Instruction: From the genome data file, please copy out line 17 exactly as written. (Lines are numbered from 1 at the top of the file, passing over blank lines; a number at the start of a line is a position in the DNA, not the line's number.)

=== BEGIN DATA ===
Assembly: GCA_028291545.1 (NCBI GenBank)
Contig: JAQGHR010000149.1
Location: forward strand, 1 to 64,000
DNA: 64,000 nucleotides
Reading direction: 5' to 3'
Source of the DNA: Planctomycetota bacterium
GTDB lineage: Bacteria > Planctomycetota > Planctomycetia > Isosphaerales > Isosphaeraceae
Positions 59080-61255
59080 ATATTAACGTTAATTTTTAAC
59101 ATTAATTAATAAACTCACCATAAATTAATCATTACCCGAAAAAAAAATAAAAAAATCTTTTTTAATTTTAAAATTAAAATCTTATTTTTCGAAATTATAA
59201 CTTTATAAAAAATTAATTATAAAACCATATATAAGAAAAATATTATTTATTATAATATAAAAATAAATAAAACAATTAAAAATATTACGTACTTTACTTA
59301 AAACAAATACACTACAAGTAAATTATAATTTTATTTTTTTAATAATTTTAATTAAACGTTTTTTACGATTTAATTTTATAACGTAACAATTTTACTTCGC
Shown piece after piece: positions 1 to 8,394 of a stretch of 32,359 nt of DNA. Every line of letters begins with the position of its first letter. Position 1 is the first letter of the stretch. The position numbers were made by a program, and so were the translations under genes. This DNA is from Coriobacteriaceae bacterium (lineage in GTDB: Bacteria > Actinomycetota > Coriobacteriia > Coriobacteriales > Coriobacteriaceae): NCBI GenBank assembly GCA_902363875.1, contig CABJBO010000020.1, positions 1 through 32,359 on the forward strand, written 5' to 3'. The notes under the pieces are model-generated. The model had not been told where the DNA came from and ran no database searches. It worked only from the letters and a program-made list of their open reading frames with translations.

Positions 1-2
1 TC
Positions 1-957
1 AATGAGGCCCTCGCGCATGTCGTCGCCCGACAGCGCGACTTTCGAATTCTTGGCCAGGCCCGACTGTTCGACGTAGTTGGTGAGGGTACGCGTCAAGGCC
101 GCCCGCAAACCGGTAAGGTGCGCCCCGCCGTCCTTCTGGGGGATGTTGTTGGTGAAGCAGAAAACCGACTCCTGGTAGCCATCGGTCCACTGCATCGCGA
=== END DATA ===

1 AATGAGGCCCTCGCGCATGTCGTCGCCCGACAGCGCGACTTTCGAATTCTTGGCCAGGCCCGACTGTTCGACGTAGTTGGTGAGGGTACGCGTCAAGGCC